Recently, we tried to provide some semblance of understanding of our freeway system to those who weren't overly familiar with it We stuck with the big highways. But, understanding Houston driving is about more than figuring out the roads that take you to and from the center. Knowing the roads that encircle it is just as important and growing more so as they expand along with the city.
The 610 Loop
Nickname: The Loop
Type of Drivers: Depends on the section, but they are all annoyed.
For decades, "the Loop" has been a sort of dividing line between urban Houston and the 'burbs. Inner Loopers have been at odds with Outer Loopers for as long as anyone can remember and even living a few blocks outside the Loop is supposedly like the difference between some bohemian utopia and a McMansion. That is all changing as the city's urban landscape changes, but there is still a level of smugness that comes with the phrase "I live inside the Loop." The now-defunct Houston Metropolitan Magazine once did a comparison between them suggesting the pets of outer loopers were commonly a pair of matched Labrador retrievers while those inside the Loop cared for ten leukemia-riddled cats.
Nevertheless, the 610 Loop is one of the best ways to get around the expanse of Houston without ever going directly into the heart of darkness. The most God-awful stretch is the West Loop between I-10 and I-69 near the Galleria. Not only is it always filled with cars (even at two in the morning), but the interchange at I-69 is about to undergo a massive overhaul. If you work in that area, we are praying for you.
Nickname: The Beltway
Type of Drivers: People scrambling for change and people with EZ TAGs laughing as they whiz by.
The Beltway, by many estimations, is becoming the new Loop. In many areas, it is near or at the border of the city limits, but given the remarkable growth of Houston (and our ample willingness to drive for hours on end), it is becoming a much more common route for commuters, particularly those who lived in what used to be considered the outer suburbs. Ask anyone who was diverted onto another freeway when water covered a section of the Beltway near I-10 after Harvey. Suddenly, traffic swelled on nearby roads exponentially.
A significant portion of the Beltway is a toll road meaning you'll have to stop every once in a while and pay the fiddler (i.e. TxDOT), but you can get an EZ TAG for your window or even via app so you can buzz through those lanes sipping espresso while the peons with their pennies rot in the cash only lane.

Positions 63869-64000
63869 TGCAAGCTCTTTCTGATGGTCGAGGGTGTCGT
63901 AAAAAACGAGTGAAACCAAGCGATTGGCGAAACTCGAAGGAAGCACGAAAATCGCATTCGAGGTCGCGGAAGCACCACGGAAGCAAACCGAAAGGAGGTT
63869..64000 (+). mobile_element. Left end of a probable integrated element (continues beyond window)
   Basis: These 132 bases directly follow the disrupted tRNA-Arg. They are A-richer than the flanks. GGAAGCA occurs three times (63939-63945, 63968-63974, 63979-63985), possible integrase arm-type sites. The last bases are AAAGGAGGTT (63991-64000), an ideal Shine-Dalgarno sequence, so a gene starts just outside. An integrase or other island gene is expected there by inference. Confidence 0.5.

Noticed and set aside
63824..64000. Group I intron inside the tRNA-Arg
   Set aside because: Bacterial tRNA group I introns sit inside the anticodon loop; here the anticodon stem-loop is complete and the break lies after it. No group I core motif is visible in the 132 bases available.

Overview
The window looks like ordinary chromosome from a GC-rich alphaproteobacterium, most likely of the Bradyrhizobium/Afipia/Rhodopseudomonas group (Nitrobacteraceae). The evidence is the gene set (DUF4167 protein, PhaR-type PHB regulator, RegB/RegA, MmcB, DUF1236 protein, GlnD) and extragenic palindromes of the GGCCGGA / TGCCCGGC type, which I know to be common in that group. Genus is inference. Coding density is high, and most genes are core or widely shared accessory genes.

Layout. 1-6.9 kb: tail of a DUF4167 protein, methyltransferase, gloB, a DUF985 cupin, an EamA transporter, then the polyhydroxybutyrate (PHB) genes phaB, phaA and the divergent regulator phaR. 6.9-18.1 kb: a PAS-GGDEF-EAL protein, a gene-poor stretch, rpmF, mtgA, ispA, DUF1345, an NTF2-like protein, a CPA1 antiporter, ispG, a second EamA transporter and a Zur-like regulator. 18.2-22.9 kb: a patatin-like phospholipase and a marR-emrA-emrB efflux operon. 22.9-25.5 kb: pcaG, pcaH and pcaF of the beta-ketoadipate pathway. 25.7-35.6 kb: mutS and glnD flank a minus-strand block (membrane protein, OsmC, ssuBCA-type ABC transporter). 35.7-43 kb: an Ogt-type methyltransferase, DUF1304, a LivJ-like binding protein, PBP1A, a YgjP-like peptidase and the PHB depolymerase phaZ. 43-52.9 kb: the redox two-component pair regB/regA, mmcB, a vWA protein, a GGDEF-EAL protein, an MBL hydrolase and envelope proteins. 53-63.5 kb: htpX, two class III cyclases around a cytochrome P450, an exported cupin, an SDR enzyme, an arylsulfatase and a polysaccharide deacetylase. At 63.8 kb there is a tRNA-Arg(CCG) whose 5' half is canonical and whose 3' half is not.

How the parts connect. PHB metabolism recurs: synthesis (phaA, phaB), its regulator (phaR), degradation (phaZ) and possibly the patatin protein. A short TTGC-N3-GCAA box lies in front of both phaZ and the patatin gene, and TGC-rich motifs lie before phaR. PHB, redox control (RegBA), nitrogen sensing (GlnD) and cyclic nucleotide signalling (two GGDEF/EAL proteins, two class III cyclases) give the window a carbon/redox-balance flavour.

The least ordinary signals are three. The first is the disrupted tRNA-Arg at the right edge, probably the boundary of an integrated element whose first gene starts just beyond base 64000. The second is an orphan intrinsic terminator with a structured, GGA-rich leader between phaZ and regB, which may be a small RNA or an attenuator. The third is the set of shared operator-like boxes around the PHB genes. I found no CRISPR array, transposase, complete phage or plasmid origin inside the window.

Perhaps only a decade ago, the Beltway might have seemed like a ridiculous way to divide the city from urban to suburban, but now that it completely surrounds what is a quickly growing urban area, the "new Loop" has become a commonly-used freeway for even the haughtiest of inner Loopers.
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Nickname: The Grand Parkway
Type of Drivers: Anyone who really, REALLY wants to avoid getting close to downtown.
Imagine you are one your way home from, let's say, San Antonio. You had a nice relaxing, long weekend. You even took Monday off and you're arriving back in town Monday evening. You check your Google Map and I-10 is dark red, like it was stained by the blood of drivers fighting for position. You live in Spring. What do you do? Good news. You hop on Highway 99, more commonly known as The Grand Parkway. It sounds like some glorified fairy land, but it's really just a bunch of concrete mostly in the middle of nowhere (until developers build all over that too).
Taking the Grand Parkway will circumvent the traffic ahead in these circumstances. Of course, if you are coming in from New Orleans or Galveston, you are out of luck because this loop is still just a semicircle awaiting completion. That's still years away, but at least you have this stretch which runs from Sugar Land to Spring.